Wind Speeds Hit 95mph Over the Weekend Creating Numerous Truck Blow-Overs

With numerous truck blow-overs occurring over the weekend, WYDOT is reminding motorists if winds are gusting to hurricane category strength, it may not be a good time to drive.

Jimmy Orr

December 06, 20213 min read

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At what point is it best for travelers in Wyoming to stay off its highways because of wind?

If the winds are gusting to hurricane strength, that’s a good signal that it may not be the best time to drive, according to the Wyoming Department of Transportation (WYDOT).

Many drivers did not get that memo over the weekend as numerous blow-overs were recorded.

WYDOT hasn’t yet tabulated the number of accidents due to the wind but one traveler documented at least eight blow-overs during her 100-mile journey from Rawlins to Laramie.

Teresa Leroux took to Facebook’s “Wyoming Road and Weather conditions” page to post photos of the downed trucks she witnessed during her drive.

“This is right here why you do not ignore the high wind warnings when driving high profile trucks,” she said. 

Jordan Achs, a spokesperson at WYDOT, said the area between Rawlins and Laramie — specifically mentioning Cooper Cove about 35 miles west of Laramie — is one of the windiest areas in the state, along with Arlington on Interstate 80 and Bordeaux on Interstate 25.

These aren’t the only places where gusts can register to be hurricane strength. On Sunday, a wind gust outside of Clark, Wyoming, in northern Park County registered 95 mph.

Arlington wasn’t far behind, however notching a wind gust of 85 mph. Winning the bronze medal for the weekend was a location 18 miles northwest of Buffalo with an 82 mph gust.

WYDOT’s road and weather condition website says if the winds are gusting to more than 60 mph, it’s not a good idea to be on the road.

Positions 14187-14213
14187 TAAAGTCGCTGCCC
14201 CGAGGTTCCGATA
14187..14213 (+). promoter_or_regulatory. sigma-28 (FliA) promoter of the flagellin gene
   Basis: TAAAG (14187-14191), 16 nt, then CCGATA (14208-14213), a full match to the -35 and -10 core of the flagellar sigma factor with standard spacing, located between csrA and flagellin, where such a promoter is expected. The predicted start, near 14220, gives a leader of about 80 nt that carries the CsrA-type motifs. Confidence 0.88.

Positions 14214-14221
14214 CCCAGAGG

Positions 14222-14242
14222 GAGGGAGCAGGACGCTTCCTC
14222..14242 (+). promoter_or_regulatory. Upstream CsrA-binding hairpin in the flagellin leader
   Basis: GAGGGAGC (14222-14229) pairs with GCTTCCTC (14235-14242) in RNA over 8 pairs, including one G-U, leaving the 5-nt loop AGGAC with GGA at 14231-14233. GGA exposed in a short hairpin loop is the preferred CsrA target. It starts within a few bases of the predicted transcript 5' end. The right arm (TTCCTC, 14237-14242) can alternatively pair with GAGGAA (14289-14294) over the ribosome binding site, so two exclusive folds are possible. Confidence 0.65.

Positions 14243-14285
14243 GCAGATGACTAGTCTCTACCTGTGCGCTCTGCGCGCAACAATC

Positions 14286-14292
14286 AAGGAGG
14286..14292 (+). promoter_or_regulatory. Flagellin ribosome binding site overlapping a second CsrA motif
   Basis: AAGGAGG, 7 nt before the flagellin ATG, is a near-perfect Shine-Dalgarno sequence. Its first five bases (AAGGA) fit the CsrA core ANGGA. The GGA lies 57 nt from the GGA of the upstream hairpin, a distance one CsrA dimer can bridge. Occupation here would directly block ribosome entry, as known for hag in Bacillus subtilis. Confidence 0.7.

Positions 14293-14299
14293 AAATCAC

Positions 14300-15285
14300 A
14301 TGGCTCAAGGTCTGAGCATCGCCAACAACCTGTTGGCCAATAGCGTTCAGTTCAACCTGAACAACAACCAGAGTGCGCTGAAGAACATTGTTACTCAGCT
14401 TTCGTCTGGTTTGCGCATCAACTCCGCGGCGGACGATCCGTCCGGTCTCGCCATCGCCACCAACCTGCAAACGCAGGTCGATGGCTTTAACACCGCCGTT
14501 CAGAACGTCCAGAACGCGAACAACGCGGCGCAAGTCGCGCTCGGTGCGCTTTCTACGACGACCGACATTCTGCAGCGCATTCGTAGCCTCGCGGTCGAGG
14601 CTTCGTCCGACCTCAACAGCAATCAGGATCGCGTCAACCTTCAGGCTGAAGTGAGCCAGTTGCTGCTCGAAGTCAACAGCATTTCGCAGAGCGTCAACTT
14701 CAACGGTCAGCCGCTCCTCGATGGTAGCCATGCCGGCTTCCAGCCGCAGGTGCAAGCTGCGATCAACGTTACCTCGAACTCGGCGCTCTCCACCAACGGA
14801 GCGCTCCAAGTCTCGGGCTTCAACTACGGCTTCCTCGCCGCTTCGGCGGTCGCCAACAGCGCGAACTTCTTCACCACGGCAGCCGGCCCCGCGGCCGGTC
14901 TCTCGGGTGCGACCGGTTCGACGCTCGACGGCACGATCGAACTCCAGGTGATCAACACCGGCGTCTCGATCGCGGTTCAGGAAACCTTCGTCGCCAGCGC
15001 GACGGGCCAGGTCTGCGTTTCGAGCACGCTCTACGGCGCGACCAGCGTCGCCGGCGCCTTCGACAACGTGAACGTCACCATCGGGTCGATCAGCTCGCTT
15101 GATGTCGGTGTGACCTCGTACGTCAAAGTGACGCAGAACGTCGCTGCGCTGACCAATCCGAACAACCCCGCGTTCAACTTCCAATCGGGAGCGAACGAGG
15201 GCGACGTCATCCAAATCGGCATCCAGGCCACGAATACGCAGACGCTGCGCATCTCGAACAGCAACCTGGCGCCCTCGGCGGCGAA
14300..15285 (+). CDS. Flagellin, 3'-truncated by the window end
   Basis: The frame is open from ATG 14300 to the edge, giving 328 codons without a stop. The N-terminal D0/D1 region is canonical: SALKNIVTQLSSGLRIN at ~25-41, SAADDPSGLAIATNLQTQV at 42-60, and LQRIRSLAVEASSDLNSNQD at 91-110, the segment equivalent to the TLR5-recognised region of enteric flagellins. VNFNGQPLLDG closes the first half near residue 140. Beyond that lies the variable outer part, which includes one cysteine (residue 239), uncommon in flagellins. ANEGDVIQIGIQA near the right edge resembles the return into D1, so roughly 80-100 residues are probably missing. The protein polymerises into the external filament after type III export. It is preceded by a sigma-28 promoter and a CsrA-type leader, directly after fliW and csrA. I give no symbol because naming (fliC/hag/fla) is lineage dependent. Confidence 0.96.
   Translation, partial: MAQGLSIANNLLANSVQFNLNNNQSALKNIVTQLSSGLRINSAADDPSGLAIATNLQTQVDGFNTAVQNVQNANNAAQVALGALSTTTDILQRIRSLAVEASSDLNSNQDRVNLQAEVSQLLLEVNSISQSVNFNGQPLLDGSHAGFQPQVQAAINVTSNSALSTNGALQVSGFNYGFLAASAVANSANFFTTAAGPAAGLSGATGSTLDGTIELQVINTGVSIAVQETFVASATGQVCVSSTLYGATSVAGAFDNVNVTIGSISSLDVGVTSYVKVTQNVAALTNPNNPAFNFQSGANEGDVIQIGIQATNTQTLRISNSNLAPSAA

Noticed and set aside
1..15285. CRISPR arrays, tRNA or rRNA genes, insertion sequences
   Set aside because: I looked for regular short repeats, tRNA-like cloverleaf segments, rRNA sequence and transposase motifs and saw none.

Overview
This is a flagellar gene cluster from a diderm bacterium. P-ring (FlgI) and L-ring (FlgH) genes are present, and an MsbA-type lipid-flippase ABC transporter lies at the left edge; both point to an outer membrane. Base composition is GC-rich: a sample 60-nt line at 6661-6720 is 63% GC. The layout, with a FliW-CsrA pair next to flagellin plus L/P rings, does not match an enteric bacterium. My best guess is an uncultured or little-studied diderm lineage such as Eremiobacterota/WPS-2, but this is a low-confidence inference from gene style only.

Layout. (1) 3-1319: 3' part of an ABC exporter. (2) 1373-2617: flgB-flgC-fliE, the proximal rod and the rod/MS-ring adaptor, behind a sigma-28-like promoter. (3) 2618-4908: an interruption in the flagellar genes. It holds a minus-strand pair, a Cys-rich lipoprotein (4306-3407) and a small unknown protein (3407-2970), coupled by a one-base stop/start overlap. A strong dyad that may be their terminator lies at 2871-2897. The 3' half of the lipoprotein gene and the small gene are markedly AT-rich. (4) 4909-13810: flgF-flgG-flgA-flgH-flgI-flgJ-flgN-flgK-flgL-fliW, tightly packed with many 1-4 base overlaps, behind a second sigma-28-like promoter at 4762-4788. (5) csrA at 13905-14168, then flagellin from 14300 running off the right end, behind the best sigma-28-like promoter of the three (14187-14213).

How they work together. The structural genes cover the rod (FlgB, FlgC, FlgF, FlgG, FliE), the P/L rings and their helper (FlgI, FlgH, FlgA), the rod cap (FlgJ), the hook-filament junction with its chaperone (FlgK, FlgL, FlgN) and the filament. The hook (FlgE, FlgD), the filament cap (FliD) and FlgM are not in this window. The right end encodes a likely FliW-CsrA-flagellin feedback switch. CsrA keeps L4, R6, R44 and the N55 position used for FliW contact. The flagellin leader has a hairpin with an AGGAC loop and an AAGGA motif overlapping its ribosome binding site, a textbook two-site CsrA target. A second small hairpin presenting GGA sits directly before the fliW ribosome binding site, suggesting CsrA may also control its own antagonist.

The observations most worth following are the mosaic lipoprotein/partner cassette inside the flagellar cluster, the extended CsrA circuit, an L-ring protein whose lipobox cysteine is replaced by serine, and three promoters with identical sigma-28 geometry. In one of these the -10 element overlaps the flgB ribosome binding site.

“Research does show that when wind gusts exceed 60 mph, it is almost certain that multiple vehicles will be blow over or be involved in a crash caused by loss of control,” the site says.

“These crashes often result in debris on the highway and a road closure to all vehicles.”

There were plenty of both over the weekend.

According to statistics from the Wyoming Department of Transportation, there were 167 blow-over crashes on Wyoming highways in 2020.

About one-third of the wind-related rollovers in 2020 involved heavy trucks, those weighing more than 26,000 pounds — 61, or 37%.

Only pickup trucks accounted for more rollovers, with 68 such accidents caused by wind.

From there, it’s a steep drop-off, with SUVs involved in 16 blow-over crashes and 11 involving medium trucks, those between 10,000 – 25,999 pounds.

How to know when it’s safe to drive across windy areas of Wyoming?

Achs said the agency’s “511 page” is a good place to investigate. The page is updated continuously, she said, with information about Wyoming roads.

“Know before you go,” Achs said. “We have sustained wind speeds on there as well as gusts. So you can get can get an idea of what’s ahead on your route.”

“The wind definitely does not discriminate,” she said.

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Jimmy Orr

Executive Editor

A third-generation Wyomingite, Jimmy Orr is the executive editor and co-founder of Cowboy State Daily.